Stress May Wreak Havoc on Your MouthHigh Stress May Contribute to Gum Disease
By WebMD Medical News
Aug. 13, 2007 -- Too much stress may not only spoil your mood, it may also spoil your smile.
There is mounting evidence that there’s a strong link between stress and gum disease, according to a new review of research on the issue.
Researchers found 57% of recent studies reviewed showed a positive relationship between gum disease and stress and related psychological symptoms like distress, anxiety, depression, and loneliness.
Although it’s difficult to pinpoint the negative effects of stress on your gums, researchers say the studies suggest that elevated levels of the stress hormone cortisol may be involved.
In addition, stress may make people more lax about their oral health habits.
“Individuals with high stress levels tend to increase their bad habits, which can be harmful to periodontal health. They are less attentive to their oral hygiene and may increase their use of nicotine, alcohol, or drugs,” says Preston D. Miller Jr., DDS, president of the American Academy of Periodontology, in a news release. “Patients should seek healthy ways to relieve stress through exercise, balanced eating, plenty of sleep, and maintaining a positive mental attitude.”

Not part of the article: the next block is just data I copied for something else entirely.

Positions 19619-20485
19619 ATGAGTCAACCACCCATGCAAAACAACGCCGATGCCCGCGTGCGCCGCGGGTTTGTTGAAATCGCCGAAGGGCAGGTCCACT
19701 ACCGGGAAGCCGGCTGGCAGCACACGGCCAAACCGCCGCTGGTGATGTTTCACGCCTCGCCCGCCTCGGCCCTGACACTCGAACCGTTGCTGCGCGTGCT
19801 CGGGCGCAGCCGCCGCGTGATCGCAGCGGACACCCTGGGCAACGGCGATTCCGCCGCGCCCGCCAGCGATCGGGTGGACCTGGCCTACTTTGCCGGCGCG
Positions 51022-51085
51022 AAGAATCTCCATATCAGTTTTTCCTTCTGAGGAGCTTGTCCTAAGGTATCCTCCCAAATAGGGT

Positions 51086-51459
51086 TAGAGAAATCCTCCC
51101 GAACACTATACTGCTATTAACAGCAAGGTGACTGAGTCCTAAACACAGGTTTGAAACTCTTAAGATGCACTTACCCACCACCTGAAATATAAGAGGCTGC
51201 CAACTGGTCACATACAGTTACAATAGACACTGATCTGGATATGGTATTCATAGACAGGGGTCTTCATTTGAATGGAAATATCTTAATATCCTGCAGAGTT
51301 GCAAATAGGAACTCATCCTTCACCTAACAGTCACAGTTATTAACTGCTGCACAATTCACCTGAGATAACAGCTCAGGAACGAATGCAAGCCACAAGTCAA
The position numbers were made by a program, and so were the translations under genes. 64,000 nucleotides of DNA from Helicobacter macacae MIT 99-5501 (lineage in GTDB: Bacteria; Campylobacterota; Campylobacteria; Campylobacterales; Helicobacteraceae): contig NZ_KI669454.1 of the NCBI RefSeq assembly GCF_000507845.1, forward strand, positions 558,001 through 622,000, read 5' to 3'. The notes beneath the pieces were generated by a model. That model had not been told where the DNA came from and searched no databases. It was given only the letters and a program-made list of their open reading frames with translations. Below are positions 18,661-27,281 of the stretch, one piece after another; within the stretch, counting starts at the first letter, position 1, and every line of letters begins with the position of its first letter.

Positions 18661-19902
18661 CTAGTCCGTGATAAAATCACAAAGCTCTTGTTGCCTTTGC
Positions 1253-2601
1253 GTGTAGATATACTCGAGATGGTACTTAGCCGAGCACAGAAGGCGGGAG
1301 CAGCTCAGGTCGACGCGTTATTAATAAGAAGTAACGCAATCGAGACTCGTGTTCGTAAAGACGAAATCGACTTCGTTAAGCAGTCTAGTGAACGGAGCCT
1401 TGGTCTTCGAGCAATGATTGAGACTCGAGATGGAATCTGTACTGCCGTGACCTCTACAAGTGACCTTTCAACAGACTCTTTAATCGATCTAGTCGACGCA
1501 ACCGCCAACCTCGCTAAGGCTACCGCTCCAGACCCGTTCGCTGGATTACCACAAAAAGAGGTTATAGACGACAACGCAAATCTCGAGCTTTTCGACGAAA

If untreated, gum disease can lead to loss of teeth as well as bone in the jaw. Symptoms of gum disease include tender, bleeding gums, swollen gums, bad breath, and loose teeth.